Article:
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We are all on this Earth for such a short time. Please ask yourself when designing your pages, "Is this important enough to steal a minute of a person's life?" Think of it this way, if 26 Million people lose a minute waiting for your unnecessary or improper images to load, you have effectively killed one person.

Graphics are science and an art unto themselves. The objective of this section is to provide you with some advice and pointers in both selecting the right format for the task at hand, and to help you use that format to your best advantage. Learn to strike the proper balance between beauty and speed.

- Bruce

Why this is not a tutorial on how to draw.
I am a terrible artist. My wife won't even let me play with the kid's crayons. I am not very mechanically inclined, and owe much of my success and longevity to date to avoiding using power tools and limiting my auto repair work to filling the gas tank.

Aware of my weakness, I take advantage of public domain images that meet my needs, or modify them using various effects to achieve my desired result. No matter how good or bad an artist you are, the basic technical aspects of images must be understood to create effective web pages.

So what are we doing here?
I am sure as you have been working on your pages you have been using graphics for one or more of the following reasons:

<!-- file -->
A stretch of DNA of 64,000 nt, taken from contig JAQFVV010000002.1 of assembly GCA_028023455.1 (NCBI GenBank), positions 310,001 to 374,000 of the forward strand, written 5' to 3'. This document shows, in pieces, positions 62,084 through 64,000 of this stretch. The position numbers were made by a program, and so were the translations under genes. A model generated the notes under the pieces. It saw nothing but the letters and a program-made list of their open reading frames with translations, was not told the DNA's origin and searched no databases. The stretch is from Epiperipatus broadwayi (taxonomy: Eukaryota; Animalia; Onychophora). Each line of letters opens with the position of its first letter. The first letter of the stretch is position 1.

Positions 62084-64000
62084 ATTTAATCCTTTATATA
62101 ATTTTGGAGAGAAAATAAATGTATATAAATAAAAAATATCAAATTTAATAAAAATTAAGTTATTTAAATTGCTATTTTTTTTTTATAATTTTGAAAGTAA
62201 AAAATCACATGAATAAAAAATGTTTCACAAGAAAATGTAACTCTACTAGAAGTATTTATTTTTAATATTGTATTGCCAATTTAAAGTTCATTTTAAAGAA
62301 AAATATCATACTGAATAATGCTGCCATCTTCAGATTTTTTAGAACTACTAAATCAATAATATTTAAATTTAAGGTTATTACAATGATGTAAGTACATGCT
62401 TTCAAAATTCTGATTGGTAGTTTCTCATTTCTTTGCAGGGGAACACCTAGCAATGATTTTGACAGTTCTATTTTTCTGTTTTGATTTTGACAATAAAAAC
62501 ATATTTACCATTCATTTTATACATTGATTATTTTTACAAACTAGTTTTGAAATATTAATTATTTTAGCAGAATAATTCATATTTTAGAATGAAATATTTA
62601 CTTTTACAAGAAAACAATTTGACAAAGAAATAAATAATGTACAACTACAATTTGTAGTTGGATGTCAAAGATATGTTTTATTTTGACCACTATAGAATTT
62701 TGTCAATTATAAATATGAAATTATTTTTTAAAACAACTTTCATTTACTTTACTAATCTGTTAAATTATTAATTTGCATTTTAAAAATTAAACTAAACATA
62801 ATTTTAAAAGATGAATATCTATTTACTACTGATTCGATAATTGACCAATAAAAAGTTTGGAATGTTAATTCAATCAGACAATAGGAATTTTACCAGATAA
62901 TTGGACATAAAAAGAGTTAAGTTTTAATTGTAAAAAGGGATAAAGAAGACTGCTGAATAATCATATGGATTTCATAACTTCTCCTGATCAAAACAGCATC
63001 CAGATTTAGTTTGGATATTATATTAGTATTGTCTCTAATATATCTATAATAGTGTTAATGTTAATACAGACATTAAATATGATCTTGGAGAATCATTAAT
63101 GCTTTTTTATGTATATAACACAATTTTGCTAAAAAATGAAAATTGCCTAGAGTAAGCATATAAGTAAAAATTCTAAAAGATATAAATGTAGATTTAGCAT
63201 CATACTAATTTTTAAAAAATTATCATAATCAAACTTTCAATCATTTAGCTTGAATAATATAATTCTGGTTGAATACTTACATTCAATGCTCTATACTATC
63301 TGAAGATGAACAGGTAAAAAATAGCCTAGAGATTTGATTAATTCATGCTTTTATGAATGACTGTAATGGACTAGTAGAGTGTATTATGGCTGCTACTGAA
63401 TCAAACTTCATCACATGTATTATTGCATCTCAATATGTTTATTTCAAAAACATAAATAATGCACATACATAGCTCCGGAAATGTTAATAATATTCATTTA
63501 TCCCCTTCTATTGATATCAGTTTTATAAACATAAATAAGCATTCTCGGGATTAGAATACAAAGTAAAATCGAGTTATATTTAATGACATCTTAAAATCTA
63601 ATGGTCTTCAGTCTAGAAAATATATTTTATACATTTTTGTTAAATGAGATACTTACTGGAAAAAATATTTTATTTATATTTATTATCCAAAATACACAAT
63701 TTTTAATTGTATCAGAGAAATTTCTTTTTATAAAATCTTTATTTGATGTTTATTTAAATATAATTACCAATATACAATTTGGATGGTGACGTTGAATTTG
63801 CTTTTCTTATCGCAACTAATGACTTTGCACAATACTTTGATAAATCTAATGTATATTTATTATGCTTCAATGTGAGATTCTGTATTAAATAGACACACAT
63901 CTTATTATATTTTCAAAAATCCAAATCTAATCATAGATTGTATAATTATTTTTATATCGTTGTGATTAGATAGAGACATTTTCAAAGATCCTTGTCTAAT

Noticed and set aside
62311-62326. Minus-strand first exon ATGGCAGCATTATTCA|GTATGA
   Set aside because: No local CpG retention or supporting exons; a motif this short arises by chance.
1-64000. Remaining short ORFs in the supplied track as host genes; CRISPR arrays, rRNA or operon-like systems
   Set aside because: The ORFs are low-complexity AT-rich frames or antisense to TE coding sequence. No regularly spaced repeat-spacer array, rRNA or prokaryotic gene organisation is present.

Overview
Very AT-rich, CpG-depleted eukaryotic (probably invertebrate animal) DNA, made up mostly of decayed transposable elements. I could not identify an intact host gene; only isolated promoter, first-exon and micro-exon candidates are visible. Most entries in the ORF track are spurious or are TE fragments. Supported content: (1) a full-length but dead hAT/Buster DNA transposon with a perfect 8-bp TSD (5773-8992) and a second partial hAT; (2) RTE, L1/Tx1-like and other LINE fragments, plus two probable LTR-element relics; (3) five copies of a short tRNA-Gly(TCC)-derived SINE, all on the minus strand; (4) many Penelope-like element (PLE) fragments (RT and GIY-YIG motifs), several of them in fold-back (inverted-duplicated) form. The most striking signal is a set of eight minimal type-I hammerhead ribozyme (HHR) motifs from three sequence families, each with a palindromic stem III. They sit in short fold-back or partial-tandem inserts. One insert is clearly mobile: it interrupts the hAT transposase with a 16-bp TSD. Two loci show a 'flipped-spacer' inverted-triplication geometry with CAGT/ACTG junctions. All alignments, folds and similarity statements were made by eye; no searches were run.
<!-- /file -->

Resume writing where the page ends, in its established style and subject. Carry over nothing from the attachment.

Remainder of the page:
• To illustrate the subject being discussed on the page.

  • To liven things up from an artistic standpoint.

  • To have them because everyone else seems to.
As you have been out either harvesting artwork or creating your own, I am certain that you have run across two different types of image files: the GIF and the JPG. (actually, JPG's real name is JPEG, but since the files are normally named 'JPG', we will call it JPG for short!) Now that we know we are not talking about peanut butter, let's make this rather complex subject simple by using real life examples.

What is a JPG image?
A JPG image file is a format created by the Joint Photographic Expert Group. JPG files are best suited for complex images such as photographs and very intricate graphics. The features of JPG are:

  • Can have up to 16.7 Million colors in an image.

  • Uses a method of compression (squishing) that is called lossy. This means that the image suffers some loss of quality or distortion.

  • Most graphics editors allow you to control the trade off between compression and quality.

  • Most of the time the controls in the graphics editors that control the trade-offs make no sense to anyone!

  • Cannot be made transparent. This is a feature that GIF offers and will be discussed later on.
As a general rule, a complex image with many colors will be smaller as a JPG than a GIF file. So if you are presenting a photograph, JPG is usually the way to go.

What can I do to make my JPG images load faster?
Take a close look at the two identical pictures below. You can see that they are very detailed and colorful. Are you sure they are really the same?

Don't start playing Where's Waldo! The difference between the two pictures is that the one on the left contains about 27,000 distinct colors and the one on the right only 256. The file on the left is 34,000 bytes and the one on the right about 17,000. This means that the picture on the right will load twice as fast as the picture on the left. The difference in quality is very hard to detect, but you just saved your reader some time.